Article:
Hindsight is 20/20; however, I would have taken a much more active role in the everyday operation of the business area of the practice if I had it to do all over again. I also would have implemented systems of checks and balances, including one for monitoring the billing of services provided. Our charting and recordkeeping systems would have been more in depth.
For example, for defense purposes in a trial, it is not enough that you charted that there were areas that needed restoring. You must also have documented why you determined the treatment was needed. If occlusal decay was diagnosed on tooth No. 30, the chart needs to include a notation such as, “Tooth No. 30 occlusal decay was detected clinically by using an explorer. Significant ‘stick’ was felt.”
Time and again during the trial, it was pointed out to the jury that a chart did not reflect the specific need for treatment. At one point, the prosecutor turned to the jury and said, “I guess we’ll just have to take Dr. Shelburne’s word for it, won’t we?”

Penny: Dr. Phillips was your expert witness on the dentistry you performed and Tom Limoli Jr. was your expert witness on insurance filings. Both indicated to me that they felt the trial centered more on your lifestyle than the dentistry. Would you agree with these comments? If so, why do you think this happened?
Dr. Shelburne: The prosecution devoted a significant amount of time in this case presenting information regarding our “lifestyle” to the jury. As I understand it, in federal court, the prosecution is allowed to introduce 404b evidence in order to establish motive for the criminal activity. The government indicated that I committed health-care fraud in order to fund my “lavish lifestyle.” Although the “lifestyle” evidence had no bearing on the charges against me, it was allowed as a way of explaining to the jury why I had a motive to commit fraud. There was a significant amount of “lifestyle” evidence introduced.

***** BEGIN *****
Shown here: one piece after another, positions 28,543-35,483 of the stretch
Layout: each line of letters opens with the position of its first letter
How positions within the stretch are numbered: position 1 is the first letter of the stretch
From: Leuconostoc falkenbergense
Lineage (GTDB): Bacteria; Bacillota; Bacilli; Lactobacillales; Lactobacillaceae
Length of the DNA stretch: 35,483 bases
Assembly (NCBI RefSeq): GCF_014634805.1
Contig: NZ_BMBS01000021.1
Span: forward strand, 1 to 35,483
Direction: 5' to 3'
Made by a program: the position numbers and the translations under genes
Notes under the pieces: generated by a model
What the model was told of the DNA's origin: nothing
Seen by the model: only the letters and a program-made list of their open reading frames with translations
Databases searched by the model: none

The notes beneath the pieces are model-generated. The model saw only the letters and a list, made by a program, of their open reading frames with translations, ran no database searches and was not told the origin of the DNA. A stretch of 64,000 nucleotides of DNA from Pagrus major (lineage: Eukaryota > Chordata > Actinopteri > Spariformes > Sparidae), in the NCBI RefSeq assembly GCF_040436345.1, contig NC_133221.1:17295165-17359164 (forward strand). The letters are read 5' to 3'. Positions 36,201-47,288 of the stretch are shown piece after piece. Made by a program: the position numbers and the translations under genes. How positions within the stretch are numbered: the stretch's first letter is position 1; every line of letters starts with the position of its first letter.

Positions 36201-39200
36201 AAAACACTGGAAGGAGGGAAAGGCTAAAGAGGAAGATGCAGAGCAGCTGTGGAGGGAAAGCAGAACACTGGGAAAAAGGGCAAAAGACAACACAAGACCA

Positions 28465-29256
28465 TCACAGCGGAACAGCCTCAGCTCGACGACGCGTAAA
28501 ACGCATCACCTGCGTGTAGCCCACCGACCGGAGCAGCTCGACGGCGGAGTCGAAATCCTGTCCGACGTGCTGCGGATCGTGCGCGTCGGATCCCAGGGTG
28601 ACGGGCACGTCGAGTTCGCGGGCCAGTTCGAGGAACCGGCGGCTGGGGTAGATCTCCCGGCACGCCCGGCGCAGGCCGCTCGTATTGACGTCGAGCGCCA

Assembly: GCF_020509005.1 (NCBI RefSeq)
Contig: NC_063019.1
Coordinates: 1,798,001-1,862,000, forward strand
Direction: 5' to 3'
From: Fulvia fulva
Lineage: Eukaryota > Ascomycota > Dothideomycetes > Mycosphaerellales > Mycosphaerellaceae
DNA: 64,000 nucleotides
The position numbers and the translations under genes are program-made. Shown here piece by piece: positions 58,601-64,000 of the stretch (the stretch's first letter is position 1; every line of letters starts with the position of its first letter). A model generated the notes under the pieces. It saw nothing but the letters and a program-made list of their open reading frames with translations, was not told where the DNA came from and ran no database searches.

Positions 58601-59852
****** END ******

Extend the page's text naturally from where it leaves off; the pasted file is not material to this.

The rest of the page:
Penny: Very few dentists charged with health-care fraud have been indicted under RICO. The jury found you guilty of these charges, but a federal judge overturned all seven of the money laundering convictions against you. Many have felt that the government chose to make an example of you. What are your own feelings about why the prosecution came after you so hard?
Dr. Shelburne: I can’t answer that question. They not only came after me, but also my family. I have tried and tried to make sense of all this, but some things will always be a mystery to me. Because I love this country and have a great respect for the legal and judicial system, I have to believe that the prosecution felt that they were just doing their jobs. I understand the government is using RICO as a deterrent to what is referred to as “white collar crime,” and is focusing on health-care providers as a nationwide initiative. I believe that we, as a profession, will begin to see cases of this type with greater and greater frequency, using RICO as a rule, not the exception, in order to achieve greater penalties and longer sentences.
I was most surprised and hurt that the investigators chose to interrogate my children at their universities. Three sets of agents, simultaneously in a “sting” operation, either removed them from class or stopped them as they went into their classes, in front of their classmates, to ask questions. My children were embarrassed and terrified by the experience. Although this is an acceptable method of investigation in this type of case, my children were profoundly affected by the experience. Finally, I am surprised by the prosecution’s recent notice that it intends to appeal the judge’s decision to vacate the seven money-laundering charges and the indication that they are considering a $700,000 civil suit.